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US Walks Fine Line on Anti-Gay-Marriage Law

by Bob Egelko

SANTA ANA -- The Obama administration tried Monday to defuse anger among gays and lesbians over its defense of a law denying federal benefits to same-sex married couples, criticizing the Defense of Marriage Act as it asked a judge to dismiss an Orange County couple's legal challenge without ruling on the law's constitutionality.

Arthur Smelt (left in jacket) and Christopher Hammer, (rt) were photographed at the offices of their lawyer in Santa Ana. Two Orange County men take their legal fight to marry to the federal appeals court in Pasadena, further aggravating a rift between themselves and other gay-rights groups. Gay rights groups say the fight to legalize gay marriage should remain in state courts, but these two believe a negative ruling from the Supreme Court will prompt such outrage and expedite their hope to marry. (Photo: Jebb Harris / The Orange County Register) The administration "does not support (the law) as a matter of policy, believes that it is discriminatory and supports its repeal," Justice Department lawyers said in written arguments in U.S. District Court in Santa Ana.

They said the administration would defend any federal law if there are "reasonable arguments" to uphold it. But this case "can and should be decided on much narrower grounds," the department lawyers argued - the plaintiffs' failure to show that the law has harmed them.

The couple have not sought any of the benefits the law withholds from same-sex couples. Another suit is pending in Massachusetts by couples who applied unsuccessfully for federal marriage benefits.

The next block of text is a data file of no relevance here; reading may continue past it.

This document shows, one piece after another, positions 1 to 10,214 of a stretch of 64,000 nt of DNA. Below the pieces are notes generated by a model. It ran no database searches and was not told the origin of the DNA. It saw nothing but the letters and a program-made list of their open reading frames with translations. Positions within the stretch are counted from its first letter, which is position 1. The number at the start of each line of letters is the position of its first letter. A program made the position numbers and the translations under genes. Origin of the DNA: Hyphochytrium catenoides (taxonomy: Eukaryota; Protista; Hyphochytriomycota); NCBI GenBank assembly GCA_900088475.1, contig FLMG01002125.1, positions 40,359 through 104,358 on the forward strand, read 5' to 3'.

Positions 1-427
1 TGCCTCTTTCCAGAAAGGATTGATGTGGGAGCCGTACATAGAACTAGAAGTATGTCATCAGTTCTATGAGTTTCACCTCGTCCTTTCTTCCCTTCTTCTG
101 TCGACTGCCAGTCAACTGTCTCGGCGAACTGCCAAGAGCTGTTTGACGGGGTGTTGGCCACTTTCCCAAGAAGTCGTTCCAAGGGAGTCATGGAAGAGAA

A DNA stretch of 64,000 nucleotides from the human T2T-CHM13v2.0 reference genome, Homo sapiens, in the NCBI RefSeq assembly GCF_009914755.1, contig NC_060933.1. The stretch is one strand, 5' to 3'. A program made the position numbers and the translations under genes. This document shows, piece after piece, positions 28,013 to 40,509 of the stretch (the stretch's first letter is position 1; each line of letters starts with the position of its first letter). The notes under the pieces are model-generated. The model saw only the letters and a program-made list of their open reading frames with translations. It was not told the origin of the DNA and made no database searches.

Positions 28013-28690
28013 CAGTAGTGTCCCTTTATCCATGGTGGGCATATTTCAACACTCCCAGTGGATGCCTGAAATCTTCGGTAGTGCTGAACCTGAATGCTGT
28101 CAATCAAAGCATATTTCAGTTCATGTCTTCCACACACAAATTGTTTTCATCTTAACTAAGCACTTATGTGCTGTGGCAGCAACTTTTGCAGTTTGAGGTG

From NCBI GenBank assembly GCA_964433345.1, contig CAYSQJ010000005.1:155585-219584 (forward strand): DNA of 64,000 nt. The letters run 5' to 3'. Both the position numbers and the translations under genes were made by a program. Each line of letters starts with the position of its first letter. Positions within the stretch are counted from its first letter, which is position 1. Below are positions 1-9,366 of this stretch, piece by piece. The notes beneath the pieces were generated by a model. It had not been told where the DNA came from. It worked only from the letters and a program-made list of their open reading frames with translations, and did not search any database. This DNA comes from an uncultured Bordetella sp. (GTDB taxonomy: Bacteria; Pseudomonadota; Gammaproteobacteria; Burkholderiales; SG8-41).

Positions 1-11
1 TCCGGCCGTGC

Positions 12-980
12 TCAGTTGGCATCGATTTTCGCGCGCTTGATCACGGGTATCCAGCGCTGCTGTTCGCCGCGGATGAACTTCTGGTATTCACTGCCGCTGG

The law, signed by President Bill Clinton in 1996, denies joint tax filing, Social Security survivors' payments and other federal benefits to same-sex couples. It also allows states to withhold recognition of same-sex marriages performed elsewhere.

The Orange County couple, Arthur Smelt and Christopher Hammer of Mission Viejo, wed last year before California voters outlawed same-sex marriage by passing Proposition 8 in November.

Smelt and Hammer, one of 18,000 couples whose pre-Prop. 8 marriages were upheld by the state Supreme Court, contend the federal law violates their constitutional right of equal treatment. A judge has scheduled a hearing Monday on the government's request to dismiss the case.

President Obama denounced the Defense of Marriage Act as a candidate and has called for its repeal since taking office, but has not pressed Congress to act. In June, his administration infuriated gay-rights advocates with its first filing in the Orange County case.

In that brief, Justice Department attorneys said the 1996 law did not discriminate against gays and lesbians and was a valid means of saving money that governments would otherwise spend on marital benefits.

In defending the law's authorization for states to deny recognition to same-sex marriages, the Justice Department cited rulings allowing states to reject out-of-state marriages between relatives.

Monday's filing contained no such language, and disputed arguments by opponents of same-sex marriage that male-female unions are inherently better for children. Instead, government lawyers said the law was a rational measure to preserve the status quo during a nationwide debate on the definition of marriage.

"The administration listened to our concerns and removed some of the offensive approaches," said attorney Jenny Pizer of Lambda Legal, a gay-rights organization. But she said the government "continues to argue that anti-gay discrimination does not deserve serious constitutional scrutiny."

The Justice Department's argument that Smelt and Hammer lack standing to challenge the law because they haven't applied for federal benefits or sought out-of-state validation for their marriage drew a scornful reaction from the couple's lawyer, Richard Gilbert.

A man and a woman "don't have to apply for any federal benefits for their marriage to get recognized as a constitutionally protected right," Gilbert said.

He added that the Orange County couple's ultimate goal is an initiative to divide California into two states - one of which would recognize the fundamental right of gays and lesbians to marry.

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